As an author, blogger, child advocate, and mental health champion, my great passion in life during these most valueable retirement years is to help stop the stigma connected with mental health. This goal is especially critical as it relates to the painful tragedy of children growing up in toxic homes where parents suffer with post traumatic stress. Kids inhale the pain of parents and often suffer in silence while exposed to anger, depression, and anxiety over extended periods of time. Children make adjustments and are resilient, but eventually leave home carrying all the emotional baggage with them. Parents, mentors, and teachers can make a huge difference in mitigating the toxic circumstances and longer term emotional damage to children, by becoming sensitive to how youngsters are affected at very early ages. Family members often take on the same symptoms of post traumatic stress if exposed daily to a life of toxic behaviors from adults.
I advocate for children because my childhood was consumed by the challenges of growing up with parents who suffered severe emotional damage following WWII and Korean War. My awareness of the symptoms of PTSD was very limited for most of my adult life until deciding to confront my own demons when researching and writing my first book Reconciliation: A Son’s Story. We live in in world where generations of wars have torn apart families, leaving them ignorant of the long term damage of PTSD on children who carry forward the emotional pain and symptoms that can linger for a lifetime without treatment.
It is never too late to break the cycle of pain and to begin the journey of healing. I waited until age 64, and now live with a high level of awareness, providing a peace of mind never before achieved. But treating the symptoms of PTSD and keeping the pain at a safe distance is a work in progress. For this reason, I continue to push forward making a difference for others by writing and speaking about post trauma stress, including the toxic circumstances and painful outcomes, which can be mitigated with open and honest communications. Stopping the stigma and denial of this painful and life threatening disease is the first step in healing. We now have the awareness and tools to provide Trauma Informed Care and Mental Health First Aid USA delivered at a local level to more quickly recognize mental health symptoms and identify alternative treatment strategies for those who suffer.
My only disclaimer is that my background and experience is that of a trauma survivor, researcher, and author who thrives…and not a mental health professional. Consistent with my training as a Mental Health First Aid USA Adult Trainer, I encourage appropriate professional help and self-help resources.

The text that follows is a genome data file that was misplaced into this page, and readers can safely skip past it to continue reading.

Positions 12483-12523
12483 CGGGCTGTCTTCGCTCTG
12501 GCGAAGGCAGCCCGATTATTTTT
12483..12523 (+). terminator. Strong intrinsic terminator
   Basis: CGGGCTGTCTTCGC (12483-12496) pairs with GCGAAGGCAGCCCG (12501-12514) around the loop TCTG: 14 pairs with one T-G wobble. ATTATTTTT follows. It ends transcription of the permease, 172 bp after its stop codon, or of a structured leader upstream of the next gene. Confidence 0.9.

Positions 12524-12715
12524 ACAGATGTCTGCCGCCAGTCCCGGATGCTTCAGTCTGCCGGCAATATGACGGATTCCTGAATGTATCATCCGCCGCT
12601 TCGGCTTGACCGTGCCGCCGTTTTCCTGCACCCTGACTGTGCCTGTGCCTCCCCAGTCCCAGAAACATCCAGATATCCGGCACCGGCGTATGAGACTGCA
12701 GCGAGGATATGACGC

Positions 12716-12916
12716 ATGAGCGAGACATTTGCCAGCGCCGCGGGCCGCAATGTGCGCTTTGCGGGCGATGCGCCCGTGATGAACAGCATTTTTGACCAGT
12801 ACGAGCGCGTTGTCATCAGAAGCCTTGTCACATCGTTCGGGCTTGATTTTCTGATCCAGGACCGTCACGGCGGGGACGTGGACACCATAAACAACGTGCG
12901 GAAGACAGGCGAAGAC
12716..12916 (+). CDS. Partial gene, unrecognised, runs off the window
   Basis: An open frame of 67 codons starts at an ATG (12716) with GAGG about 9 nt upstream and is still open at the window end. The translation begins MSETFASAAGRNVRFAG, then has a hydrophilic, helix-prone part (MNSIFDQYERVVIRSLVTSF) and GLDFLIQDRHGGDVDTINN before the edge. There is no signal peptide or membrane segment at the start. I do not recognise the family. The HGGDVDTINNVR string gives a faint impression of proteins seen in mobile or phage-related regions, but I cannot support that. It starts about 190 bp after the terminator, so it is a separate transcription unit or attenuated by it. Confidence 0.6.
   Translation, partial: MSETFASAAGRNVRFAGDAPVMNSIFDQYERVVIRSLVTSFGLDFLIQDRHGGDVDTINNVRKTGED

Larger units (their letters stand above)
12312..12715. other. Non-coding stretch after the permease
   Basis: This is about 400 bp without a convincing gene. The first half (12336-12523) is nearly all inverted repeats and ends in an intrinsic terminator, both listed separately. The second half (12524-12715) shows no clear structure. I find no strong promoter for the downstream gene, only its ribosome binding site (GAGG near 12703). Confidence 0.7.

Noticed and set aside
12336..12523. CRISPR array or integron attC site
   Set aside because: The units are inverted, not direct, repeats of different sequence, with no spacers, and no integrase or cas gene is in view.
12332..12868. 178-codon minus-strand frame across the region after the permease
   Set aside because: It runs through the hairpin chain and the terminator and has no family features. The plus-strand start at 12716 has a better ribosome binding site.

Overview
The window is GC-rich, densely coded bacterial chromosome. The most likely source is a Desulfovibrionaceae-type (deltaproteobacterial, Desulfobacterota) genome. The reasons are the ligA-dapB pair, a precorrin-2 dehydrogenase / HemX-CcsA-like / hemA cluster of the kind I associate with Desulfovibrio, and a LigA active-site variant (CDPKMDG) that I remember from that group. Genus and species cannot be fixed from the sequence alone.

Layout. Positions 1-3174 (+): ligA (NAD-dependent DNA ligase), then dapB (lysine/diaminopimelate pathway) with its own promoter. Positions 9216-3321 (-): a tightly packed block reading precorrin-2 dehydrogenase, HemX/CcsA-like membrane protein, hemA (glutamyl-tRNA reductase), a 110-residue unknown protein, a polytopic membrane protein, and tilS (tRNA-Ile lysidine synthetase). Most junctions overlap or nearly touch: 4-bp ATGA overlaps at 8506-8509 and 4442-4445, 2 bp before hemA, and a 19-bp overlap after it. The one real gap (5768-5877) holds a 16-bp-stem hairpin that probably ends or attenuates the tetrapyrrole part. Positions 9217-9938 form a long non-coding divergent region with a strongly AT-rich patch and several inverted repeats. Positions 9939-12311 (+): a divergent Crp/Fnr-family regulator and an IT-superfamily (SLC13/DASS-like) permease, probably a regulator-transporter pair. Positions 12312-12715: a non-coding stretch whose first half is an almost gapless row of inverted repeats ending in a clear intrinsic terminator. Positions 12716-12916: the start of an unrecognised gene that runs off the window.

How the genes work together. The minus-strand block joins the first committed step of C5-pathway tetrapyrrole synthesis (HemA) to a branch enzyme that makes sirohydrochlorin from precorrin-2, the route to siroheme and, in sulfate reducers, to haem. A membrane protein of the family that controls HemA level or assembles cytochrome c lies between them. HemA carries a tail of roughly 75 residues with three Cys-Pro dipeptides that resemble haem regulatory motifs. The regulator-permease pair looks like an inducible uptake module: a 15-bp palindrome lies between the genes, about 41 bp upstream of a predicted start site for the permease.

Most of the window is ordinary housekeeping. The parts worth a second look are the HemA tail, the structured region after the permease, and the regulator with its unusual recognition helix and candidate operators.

With best wishes for your good health and happiness! Happy New Year!
My experience learning to be vulnerable…by Steve Sparks…
I resisted being vulnerable on a personal level for most of my adult life until the prime age of 64. While kicking and screaming, I finally gave in, completely! In this very long and painful journey “risk taking” as a mask for being vulnerable was okay, however, on a professional level. I believed that failing on the job at least once and trying again was the secret to being a successful change agent during my career in IT sales and marketing… I paid a big price for being less than vulnerable at home away from work. In my family, as a post WWII military child, we were taught to “suck it up.” Toughness was critical to survival growing up in the “too terrible to remember 50’s.” Outside of home it was difficult to build relationships because of the outwardly tough acting exterior. Who wants to be around someone who doesn’t cry or has a hard time hugging and trusting others…and is angry more often than not? To really engage in healthy ways with others, you must take a risk and be vulnerable on a personal level, not just at work. When we achieve a good balance both at work and on a personal level without the shame of being exposed, the result is so much more fulfilling. It is especially critical to be exceptionally vulnerable once leaving a long career and starting a new life in retirement, “The 3rd Act.” As an aging boomer and a survivor, thriving is the centerpiece of maintaining an optimum creative mindset while being open to change and being an empathetic and compassionate human being. I no longer resist being vulnerable both on a professional and personal level. It is never too late to change if you embrace vulnerability…
Brene’ Brown brings tons of wisdom and truth with a humorous style while teaching us the value of being a healthy and vulnerable human being… I am grateful for having listened to Ms. Brown’s TED talk and love sharing it with all my friends and family…
It was truly an emotional and spiritual connection with my father, Vernon, during this annual reunion of WWII veterans who served aboard the USS West Virginia (BB48). Jim Downing and Bob Benafel both served with my father on December 7, 1941. This was one of the most humbling and healing experiences of my life. I had the honor to speak at the Saturday evening banquet to veterans and family members of the heroes who attended the reunion celebration. This was indeed a personal experience that will go down as a significant life changing event…Honor and Remembrance…
USS West Virginia Association Annual Reunion, Seattle, Washington…October 8, 2016
Honor and Remembrance…Children and Families Serve Too!
Pearl Harbor and WWII Survivors:
Robert Benafel (PH)
Jim Downing (PH)
Herbert G. Crask
Robert John Andler